Her lecture is co-sponsored by the Assembly Series, The Woman’s Club of Washington University, the American Civil Liberties Union Student Chapter and the Women’s Law Caucus.

• 11 a.m. Feb. 8 — Sarah Buel, clinical professor of law at the University of Texas and the founder and co-director of its Domestic Violence Clinic, will discuss “Accountability, Power and Politics: Navigating the Troubled Waters of Domestic Violence Legal Advocacy.”

Buel is the co-founder of the University of Texas Voices Against Violence program and the university’s Institute on Domestic Violence and Sexual Assault. Her lecture is co-sponsored by Equal Justice Works and the National Lawyers Guild.

• 12 p.m. Feb. 16 — Randy Barnett, the Austin B. Fletcher Professor of Law at Boston University, will speak about “The Presumption of Liberty and the Public Interest: Medical Marijuana and Fundamental Rights.”

Barnett is the author of Restoring the Lost Constitution: The Presumption of Liberty. He represented the Oakland Cannabis Cooperative pro bono in the U.S. Supreme Court case Raich v. Gonzalez, which involved the right to use marijuana for medical purposes. His lecture is co-sponsored by the Federalist Society.

• 11 a.m. Feb. 22 — Jennifer Gordon, associate professor of law at Fordham University, will discuss Lawyers and Labor: The Role of Law in Organizing Low-Wage Workers.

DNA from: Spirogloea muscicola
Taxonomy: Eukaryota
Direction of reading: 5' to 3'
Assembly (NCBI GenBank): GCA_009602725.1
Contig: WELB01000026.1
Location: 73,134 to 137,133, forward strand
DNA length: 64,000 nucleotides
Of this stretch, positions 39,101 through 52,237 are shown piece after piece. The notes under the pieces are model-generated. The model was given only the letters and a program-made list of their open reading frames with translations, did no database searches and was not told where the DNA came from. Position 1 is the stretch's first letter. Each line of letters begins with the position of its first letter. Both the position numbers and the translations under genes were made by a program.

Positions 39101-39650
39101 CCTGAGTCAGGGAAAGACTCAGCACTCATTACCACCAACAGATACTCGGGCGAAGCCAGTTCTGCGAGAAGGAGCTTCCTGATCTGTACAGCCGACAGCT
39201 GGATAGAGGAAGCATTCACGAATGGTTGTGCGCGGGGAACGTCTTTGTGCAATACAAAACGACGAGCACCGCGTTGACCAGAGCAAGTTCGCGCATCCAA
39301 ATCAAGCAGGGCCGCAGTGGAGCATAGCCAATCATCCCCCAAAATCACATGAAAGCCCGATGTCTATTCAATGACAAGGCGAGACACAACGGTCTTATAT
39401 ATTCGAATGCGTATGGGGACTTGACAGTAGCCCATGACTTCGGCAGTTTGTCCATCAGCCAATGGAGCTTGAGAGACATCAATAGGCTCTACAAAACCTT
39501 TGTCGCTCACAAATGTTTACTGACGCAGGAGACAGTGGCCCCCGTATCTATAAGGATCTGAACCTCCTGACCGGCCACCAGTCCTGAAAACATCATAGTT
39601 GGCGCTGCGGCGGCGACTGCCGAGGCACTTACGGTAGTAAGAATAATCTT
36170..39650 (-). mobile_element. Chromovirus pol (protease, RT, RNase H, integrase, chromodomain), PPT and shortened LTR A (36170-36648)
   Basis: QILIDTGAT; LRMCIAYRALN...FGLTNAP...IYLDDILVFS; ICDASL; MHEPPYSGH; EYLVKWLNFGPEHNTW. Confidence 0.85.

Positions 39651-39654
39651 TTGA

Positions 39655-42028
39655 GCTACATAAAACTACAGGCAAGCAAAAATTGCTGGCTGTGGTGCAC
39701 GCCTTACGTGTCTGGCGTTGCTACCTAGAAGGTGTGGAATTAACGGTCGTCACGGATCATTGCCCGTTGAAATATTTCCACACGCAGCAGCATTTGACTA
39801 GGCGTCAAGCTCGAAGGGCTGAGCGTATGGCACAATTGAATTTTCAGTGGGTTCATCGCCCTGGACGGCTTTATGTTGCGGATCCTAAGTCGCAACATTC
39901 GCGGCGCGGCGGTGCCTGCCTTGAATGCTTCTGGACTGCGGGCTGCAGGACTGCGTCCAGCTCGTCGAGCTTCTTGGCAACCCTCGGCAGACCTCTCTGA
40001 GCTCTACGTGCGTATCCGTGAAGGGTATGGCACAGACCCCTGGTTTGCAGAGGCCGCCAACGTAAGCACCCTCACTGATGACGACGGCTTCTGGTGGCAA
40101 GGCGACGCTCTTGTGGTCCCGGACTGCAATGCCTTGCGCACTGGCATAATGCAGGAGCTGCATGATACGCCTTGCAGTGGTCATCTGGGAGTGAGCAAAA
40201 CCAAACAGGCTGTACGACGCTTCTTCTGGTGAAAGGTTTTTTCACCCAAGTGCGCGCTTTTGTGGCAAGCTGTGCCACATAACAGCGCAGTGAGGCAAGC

Gordon, the School of Law’s Webster Society Annual Speaker, is a MacArthur Fellow and author of the book Suburban Sweatshops: The Fight for Immigrant Rights. Gordon founded the Workplace Project in New York, a nationally recognized grass-roots workers’ center that organized low-wage Latino immigrants.

• 11 a.m. March 1 — Pamela Karlan, the Kenneth and Harle Montgomery Professor of Public Interest Law at Stanford University, will focus on “The Paradoxical Structure of Constitutional Litigation.”

A former law clerk for Justice Harry A. Blackmun, Karlan is a constitutional law scholar and author of numerous books and articles. One of the nation’s most respected U.S. Supreme Court advocates, she teaches the U.S. Supreme Court Clinic at Stanford Law School. Her lecture is co-sponsored by the America Constitution Society.